Part of the fun of collecting coins is determining the facts of the coin's creation. Where was it made? When was it made, and by whom? What is it made of? After these basic facts are determined "Why?" becomes the most interesting historical question. Below are some interesting coins that I have collected and about which I know very little. If you know more about a coin than I write below, then please contact me at email@example.com in either Japanese or English.
Two unknown 100 mon value Tenpou Tsuuhou. The Tenpou Tsuuhou was a 100 mon value coin minted between 1835 and 1871. Two of the ones below are strange. One is made of white metal, perhaps mostly tin? It is not a "mother coin" and there is a casting error at the feet of the "hou" character. One collector has informed me that this is a type which came out of the Osaka mint. The other has a strangely made character on the back. The "tou" has five marks above the roof instead of the normal three. It is likely just the result of a casting error. The one on the right is a common one for comparison. They are all approximately 33mm wide x 49mm tall x 2mm thick, and they all have the customary stars stamped into the sides, one on the left and one on the right.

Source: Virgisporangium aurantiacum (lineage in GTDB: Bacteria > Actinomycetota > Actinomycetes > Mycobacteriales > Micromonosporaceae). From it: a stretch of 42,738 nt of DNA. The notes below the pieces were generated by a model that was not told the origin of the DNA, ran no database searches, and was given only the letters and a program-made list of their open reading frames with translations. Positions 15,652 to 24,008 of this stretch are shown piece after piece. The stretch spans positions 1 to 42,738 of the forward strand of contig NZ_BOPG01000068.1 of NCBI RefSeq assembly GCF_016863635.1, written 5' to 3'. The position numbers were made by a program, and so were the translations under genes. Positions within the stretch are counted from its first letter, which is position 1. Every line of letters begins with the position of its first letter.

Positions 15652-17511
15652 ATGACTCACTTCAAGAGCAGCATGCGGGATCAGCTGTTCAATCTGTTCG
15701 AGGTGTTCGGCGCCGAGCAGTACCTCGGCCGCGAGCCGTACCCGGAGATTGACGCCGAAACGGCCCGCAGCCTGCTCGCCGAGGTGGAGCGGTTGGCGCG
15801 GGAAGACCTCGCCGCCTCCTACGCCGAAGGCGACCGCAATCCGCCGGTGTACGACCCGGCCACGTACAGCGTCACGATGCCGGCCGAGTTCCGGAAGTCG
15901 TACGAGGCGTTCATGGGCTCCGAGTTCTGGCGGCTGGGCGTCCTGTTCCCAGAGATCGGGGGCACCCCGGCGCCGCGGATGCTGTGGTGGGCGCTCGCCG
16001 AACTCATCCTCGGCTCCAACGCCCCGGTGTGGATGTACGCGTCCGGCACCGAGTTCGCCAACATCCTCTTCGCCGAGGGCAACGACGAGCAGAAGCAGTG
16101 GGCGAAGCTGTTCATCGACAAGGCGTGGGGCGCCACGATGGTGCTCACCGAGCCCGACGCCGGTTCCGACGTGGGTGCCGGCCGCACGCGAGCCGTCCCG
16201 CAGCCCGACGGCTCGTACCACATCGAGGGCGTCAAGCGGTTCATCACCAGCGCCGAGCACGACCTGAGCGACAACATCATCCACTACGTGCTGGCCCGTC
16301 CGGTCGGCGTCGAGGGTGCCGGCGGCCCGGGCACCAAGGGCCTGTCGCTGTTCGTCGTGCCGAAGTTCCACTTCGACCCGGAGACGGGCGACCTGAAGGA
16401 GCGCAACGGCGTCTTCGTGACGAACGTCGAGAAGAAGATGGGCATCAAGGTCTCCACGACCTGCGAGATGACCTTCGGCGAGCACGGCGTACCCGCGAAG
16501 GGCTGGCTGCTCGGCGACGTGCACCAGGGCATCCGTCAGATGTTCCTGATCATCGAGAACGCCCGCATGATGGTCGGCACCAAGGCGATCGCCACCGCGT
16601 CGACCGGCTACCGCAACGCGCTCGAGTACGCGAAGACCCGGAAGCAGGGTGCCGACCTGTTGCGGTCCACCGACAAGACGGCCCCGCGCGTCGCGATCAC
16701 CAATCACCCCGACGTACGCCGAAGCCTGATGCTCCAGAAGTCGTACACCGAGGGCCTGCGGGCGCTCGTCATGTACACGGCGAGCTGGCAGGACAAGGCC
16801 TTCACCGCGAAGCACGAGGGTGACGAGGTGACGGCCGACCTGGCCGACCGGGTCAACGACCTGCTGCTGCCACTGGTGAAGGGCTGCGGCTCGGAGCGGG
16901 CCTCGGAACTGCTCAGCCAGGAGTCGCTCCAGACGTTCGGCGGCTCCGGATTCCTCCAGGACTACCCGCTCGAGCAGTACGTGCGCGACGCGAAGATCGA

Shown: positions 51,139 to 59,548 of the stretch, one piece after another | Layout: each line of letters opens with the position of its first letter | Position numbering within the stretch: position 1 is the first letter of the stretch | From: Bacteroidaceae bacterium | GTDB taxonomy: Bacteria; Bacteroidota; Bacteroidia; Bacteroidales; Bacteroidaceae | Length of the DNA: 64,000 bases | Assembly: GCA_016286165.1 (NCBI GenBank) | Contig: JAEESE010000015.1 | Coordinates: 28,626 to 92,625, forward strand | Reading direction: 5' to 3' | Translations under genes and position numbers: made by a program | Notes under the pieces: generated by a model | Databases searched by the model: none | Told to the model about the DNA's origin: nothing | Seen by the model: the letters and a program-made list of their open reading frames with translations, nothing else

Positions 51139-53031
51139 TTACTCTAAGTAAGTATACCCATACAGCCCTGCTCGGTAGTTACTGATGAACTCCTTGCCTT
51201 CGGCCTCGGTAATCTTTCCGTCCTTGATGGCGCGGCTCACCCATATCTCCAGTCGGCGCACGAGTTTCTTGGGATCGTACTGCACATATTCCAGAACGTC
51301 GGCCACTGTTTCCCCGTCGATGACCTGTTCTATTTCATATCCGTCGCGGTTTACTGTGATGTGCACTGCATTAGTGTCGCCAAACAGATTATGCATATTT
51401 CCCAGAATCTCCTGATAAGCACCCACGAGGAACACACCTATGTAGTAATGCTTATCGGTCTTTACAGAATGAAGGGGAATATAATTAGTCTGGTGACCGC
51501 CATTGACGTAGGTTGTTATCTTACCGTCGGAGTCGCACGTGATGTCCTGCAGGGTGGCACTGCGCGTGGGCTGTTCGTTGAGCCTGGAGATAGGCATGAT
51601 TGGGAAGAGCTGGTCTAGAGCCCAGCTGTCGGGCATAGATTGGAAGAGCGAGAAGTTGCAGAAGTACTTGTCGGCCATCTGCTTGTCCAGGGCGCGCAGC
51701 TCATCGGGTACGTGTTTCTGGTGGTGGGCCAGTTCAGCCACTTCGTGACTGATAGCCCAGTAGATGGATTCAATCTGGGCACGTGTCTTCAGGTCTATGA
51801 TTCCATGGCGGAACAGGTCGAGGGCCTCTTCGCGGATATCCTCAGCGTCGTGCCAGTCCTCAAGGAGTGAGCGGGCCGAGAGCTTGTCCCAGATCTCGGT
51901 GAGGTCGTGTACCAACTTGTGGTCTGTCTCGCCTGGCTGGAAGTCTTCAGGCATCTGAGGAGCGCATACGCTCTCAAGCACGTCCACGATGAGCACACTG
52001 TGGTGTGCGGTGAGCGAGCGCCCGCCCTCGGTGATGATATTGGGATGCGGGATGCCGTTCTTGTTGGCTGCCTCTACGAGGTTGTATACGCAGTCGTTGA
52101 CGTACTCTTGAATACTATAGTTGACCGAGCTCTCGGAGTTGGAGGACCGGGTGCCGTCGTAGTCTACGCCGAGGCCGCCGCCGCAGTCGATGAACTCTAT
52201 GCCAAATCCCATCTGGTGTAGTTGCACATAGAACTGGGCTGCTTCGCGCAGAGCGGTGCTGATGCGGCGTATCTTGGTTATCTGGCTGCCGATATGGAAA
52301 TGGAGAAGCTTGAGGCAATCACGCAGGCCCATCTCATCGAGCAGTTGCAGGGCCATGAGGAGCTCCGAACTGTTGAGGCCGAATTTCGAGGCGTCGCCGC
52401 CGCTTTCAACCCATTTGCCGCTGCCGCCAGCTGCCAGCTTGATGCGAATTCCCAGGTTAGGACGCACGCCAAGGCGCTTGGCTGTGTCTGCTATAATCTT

|detail of top left coin's reverse|
Unknown Iron Kan'ei Tsuuhou, with private mintmark?
The style of this coin's front inscription is like a Sendai Ishinomaki iron coin. However the coin is smaller than official coins and is of very rough manufacture. It is probably a privately made counterfeit such as were common in the Nanbu region (Morioka Prefecture) of northern Japan. Ironworkers were commonin that region and after the government began officially minting iron coins in the 1740's the iron workers often made their own spending money (!) in minature foundries in the hills. The most interesting thing about this coin is the faint mintmark on the back. The mark is behind the "tsuu" character which is generally unknown in Japanese coins. Furthermore the mark is unreadable. It is either a private mark or a poor transcription of an official mintmark such as the "sen" of Sendai coins. Sometimes it even looks like a Ch'ing Manchu mintmark to me. The mark is real but faint. I needed to take a picture in angled sunlight for the mark to appear clearly. 21mm wide x 1.5mm thick.